185088 From Timberline to Camel Snus: RJ Reynolds' smokeless tobacco marketing strategies

Tuesday, October 28, 2008: 8:35 AM

Adrienne Mejia, MPH , Center for Tobacco Control Research and Education, University of California San Francisco, San Francisco, CA
Pamela Ling, MD, MPH , Division of General Internal Medicine, Center for Tobacco Control Research and Education, University of California, San Francisco, San Francisco, CA
Background: In 2006 R.J. Reynolds (RJR) acquired Conwood Company and introduced Camel Snus. However, RJR previously developed spit tobacco products in the 1980s.

Objective: Describe the history of RJR's spit tobacco product development, consumer research and marketing strategies to understand their current spit tobacco marketing strategies.

Methods: Analysis of previously secret tobacco industry documents.

Results: RJR has invested in spit tobacco research, development, and marketing since at least 1972, and developed new spit tobacco products to compete directly with leading brands Skoal and Copenhagen in the 1980s. Consumer research indicated most spit tobacco users were low-income, rural, and less educated, and the company targeted them using product distribution, sampling, and sport sponsorship such as fishing tournaments, rodeos, college sports, and baseball games. Advertising portraying the user as “in control” or “hard working” was felt to be particularly effective for this group, along with wintergreen flavors to “keep you going” or for “refreshment”. RJR also hoped to attract more urban users and women to smokeless products.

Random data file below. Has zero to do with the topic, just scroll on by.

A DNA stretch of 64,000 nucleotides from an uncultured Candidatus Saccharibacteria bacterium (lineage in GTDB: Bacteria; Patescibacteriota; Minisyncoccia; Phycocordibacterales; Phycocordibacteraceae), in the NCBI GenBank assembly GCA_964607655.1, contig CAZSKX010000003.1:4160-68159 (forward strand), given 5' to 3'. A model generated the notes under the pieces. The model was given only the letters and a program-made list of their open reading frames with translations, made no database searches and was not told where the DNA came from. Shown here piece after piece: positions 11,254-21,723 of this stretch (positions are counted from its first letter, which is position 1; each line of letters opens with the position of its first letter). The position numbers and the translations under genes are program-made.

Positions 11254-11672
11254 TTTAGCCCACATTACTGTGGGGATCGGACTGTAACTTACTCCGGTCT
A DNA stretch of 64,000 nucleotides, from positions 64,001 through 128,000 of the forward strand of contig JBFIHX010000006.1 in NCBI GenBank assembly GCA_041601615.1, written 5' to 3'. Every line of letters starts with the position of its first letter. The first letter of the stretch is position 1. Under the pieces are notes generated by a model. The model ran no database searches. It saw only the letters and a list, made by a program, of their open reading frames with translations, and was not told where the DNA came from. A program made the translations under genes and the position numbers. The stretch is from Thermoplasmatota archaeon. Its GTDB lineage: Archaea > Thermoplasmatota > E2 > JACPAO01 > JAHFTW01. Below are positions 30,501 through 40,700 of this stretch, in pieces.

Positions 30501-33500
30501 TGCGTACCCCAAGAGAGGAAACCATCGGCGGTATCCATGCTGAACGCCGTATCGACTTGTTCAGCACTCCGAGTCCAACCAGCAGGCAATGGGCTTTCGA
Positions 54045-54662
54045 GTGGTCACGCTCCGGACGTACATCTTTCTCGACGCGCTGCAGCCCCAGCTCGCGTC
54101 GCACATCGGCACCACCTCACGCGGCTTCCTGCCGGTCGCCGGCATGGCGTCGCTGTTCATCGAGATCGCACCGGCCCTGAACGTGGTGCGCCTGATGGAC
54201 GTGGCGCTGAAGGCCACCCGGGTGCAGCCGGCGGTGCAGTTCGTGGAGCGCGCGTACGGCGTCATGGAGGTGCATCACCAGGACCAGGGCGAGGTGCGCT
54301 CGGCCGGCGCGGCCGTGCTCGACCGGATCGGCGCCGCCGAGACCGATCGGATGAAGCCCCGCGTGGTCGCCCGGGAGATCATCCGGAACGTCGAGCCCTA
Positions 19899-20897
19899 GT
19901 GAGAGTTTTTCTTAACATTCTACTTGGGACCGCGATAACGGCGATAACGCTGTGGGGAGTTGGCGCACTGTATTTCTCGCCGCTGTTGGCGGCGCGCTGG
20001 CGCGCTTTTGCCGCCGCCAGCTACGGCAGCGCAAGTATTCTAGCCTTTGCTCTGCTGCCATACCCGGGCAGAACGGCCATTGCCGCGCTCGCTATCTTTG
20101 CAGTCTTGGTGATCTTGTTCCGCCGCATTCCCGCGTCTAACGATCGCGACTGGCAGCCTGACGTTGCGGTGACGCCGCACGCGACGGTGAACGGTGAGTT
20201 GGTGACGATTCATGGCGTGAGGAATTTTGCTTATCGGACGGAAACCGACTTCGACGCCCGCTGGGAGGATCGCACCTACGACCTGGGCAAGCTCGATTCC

Discussion: The Camel Snus campaign departs from historic plans targeting rural low-income males. Recent strategies including consumer interaction programs, technologically-advanced display units, and websites appear to appeal more to the urban, social, and female users RJR long desired. Enticing smokers to adopt smokeless to deal with smoking restrictions appears to be a new objective. These efforts have the potential to expand the overall tobacco market, undermine smoking cessation, and to recruit new users to spit tobacco products. Counter-marketing campaigns need to address these new targets.

Learning Objectives:
1. Compare historic, targeted marketing messages used by RJ Reynolds to current advertising messages for the new Camel snus product and other Conwood smokeless brands. 2. Understand the role of tobacco industry consumer-based research in product planning and marketing strategies. 3. Describe how the target user for smokeless tobacco products has changed between the 1980s and the present day.

Presenting author's disclosure statement:

Qualified on the content I am responsible for because: I will submit 2 first-author papers on smokeless tobacco for publication, with Dr. Pamela Ling, as a research specialist at UCSF Center for Tobacco Control Research and Education. I will also submit a first-author publication on an innovative approach to harm reduction with Dr. Stanton Glantz and Dr. Pamela Ling.
Any relevant financial relationships? No

I agree to comply with the American Public Health Association Conflict of Interest and Commercial Support Guidelines, and to disclose to the participants any off-label or experimental uses of a commercial product or service discussed in my presentation.